1992 VOL. 43 NO. 2


PROSTAGLANDINS 178-estmdiol release by the abdominal gland of Triturus camifex during the prereproductive, reproductive and postreproductive periods of the annual sexual cycle. In addition, the in vitro effects of PGFzn and/or PGEz on the steroid release by the abdominal gland were examined in the same periods. MATERIALS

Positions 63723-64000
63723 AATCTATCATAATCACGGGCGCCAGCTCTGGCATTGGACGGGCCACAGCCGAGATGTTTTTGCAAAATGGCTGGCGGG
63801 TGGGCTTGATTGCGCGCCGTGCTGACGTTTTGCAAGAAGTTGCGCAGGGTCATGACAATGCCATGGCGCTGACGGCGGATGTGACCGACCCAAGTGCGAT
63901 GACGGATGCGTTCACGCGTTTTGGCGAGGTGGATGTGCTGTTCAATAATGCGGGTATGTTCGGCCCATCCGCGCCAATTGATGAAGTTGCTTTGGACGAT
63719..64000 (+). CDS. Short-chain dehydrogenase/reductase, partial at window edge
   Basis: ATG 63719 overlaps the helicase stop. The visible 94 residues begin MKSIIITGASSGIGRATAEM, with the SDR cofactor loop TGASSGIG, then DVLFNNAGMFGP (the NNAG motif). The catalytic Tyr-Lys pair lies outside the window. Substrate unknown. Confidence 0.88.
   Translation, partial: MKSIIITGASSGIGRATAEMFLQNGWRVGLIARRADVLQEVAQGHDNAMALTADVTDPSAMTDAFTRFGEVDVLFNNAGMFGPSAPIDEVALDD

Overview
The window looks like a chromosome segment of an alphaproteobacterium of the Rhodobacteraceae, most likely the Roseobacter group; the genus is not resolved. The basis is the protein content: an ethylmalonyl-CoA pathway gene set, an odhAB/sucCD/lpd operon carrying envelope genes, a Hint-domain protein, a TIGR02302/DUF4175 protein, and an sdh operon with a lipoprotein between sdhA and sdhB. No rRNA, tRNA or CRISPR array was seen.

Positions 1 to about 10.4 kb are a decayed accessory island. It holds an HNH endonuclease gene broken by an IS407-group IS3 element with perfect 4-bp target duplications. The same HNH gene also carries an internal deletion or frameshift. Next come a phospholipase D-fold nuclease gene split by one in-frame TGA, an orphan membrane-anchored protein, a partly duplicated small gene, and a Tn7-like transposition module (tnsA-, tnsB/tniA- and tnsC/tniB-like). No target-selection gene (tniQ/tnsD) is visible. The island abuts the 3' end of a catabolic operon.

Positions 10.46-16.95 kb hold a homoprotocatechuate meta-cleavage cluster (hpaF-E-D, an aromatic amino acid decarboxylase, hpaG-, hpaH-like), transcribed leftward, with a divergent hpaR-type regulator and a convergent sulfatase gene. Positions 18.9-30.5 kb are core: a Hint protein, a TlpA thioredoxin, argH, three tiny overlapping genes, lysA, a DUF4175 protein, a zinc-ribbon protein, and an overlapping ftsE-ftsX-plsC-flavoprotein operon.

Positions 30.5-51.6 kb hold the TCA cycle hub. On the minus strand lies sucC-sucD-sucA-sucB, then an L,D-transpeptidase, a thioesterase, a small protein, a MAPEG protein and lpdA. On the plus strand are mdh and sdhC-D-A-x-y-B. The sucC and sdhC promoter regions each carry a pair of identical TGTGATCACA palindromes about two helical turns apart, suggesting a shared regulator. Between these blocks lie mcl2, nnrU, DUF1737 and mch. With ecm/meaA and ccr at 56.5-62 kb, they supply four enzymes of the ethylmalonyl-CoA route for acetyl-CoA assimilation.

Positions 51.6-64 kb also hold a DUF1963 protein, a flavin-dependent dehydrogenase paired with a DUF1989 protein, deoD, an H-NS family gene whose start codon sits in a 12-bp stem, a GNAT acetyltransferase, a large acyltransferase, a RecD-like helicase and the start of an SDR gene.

Animals. The reproductive cycle of this TL$UNScamifex population comprises two major phases: during the summer period the animals disappear underground, during the cold months newts are in the pond undertaking reproduction (January to March). Adult male and female crested newts, T~‘~uNscamifex (Laur.), were captured in the Colfiorito pond (Umbria, Italy; 870 m above sea level) during the following months: December (prereproduction), January (reproduction beginning), March (reproduction ending) and April (postreproduction). The animals were transferred to our laboratory aquaria and fed on larvae of Chironomidae ( Tubifex and Dafnia). The aquaria were floored with gravel and furnished with different water plants. The water was kept flowing by slowly running tap water. Water temperature and photoperiod followed the seasonal cvcles. Male courtship observation. In each of the months above reported, after a brief acclimatization (1 week), the male reproductive behavior was observed. The male courtship consisted in four main phases (2), here briefly described: a) approach: the male sniffs the female; b) fan: the male assumes a characteristic posture and slowly beats his tail; c) lashes: the fan becomes more pronounced until the male’s tail begins to strike the female’s head; d) deposition: the male moves in front of the female and after her tail-touch he deposits the spermatophore. In December and April, the males did not show courtship; in January, the males exhibited intense reproductive behavior, and in March one less intense than in January. In vitro exneriment. The method used for the in vitro experiment followed Gobbetti and Zerani (17). For each of the months considered, after courtship observation, 80 males were weighed (8.57 + 0.98 g) and decapitated; the abdominal glands were rapidly removed under dissection microscope following Sacerdote (3, 4), weighed and placed in cold Dulbecco’s modified Eagle medium (DME; Sigma, USA) containing 10 mM Hepes, 1 mg Penicillin G/ml, and 2 mg Streptomycin/ml. Preliminary histological verifications, in according with Sacerdote (4), led us to confirm the validity of the method used for the removal of the abdominal gland. For each month, 16 abdominal glands, randomly chosen, were placed each in one incubation well. Multiwell tissue culture plates (Becton Dickinson, USA) were utilized. Each incubation set of wells was divided into 4 experimental groups (each consisting of 4 wells). The experimental groups were: a) abdominal gland incubated with DME alone; b) abdominal gland incubated with PGF2a (150 ng); c) abdominal gland incubated with PGEz (200 ng); d) abdominal gland incubated with PGFz u plus PGE2 (150 ng PGFza plus 200 ng PGE2). The final volume of each well was 1 ml. Culture plates were wrapped with aluminium foil and incubated in a shaking water bath (19OC), set at 30 revolutions/min. One well of each experimental group was removed, respectively, after 15, 30, 60 or 120 min of incubation. The incubation medium samples were immediately stored at -20°C for later hormone determination; tissues were at once homogenized in amphibian saline (0.64% w/v NaCl solution), and protein content was determined by the Protein Assay method (Bio-Rad, USA). In addition, the experiment was repeated with incubation sets with DME alone (without abdominal gland). Tests on 5 parallel incubation sets were carried out. Preliminary evidence led to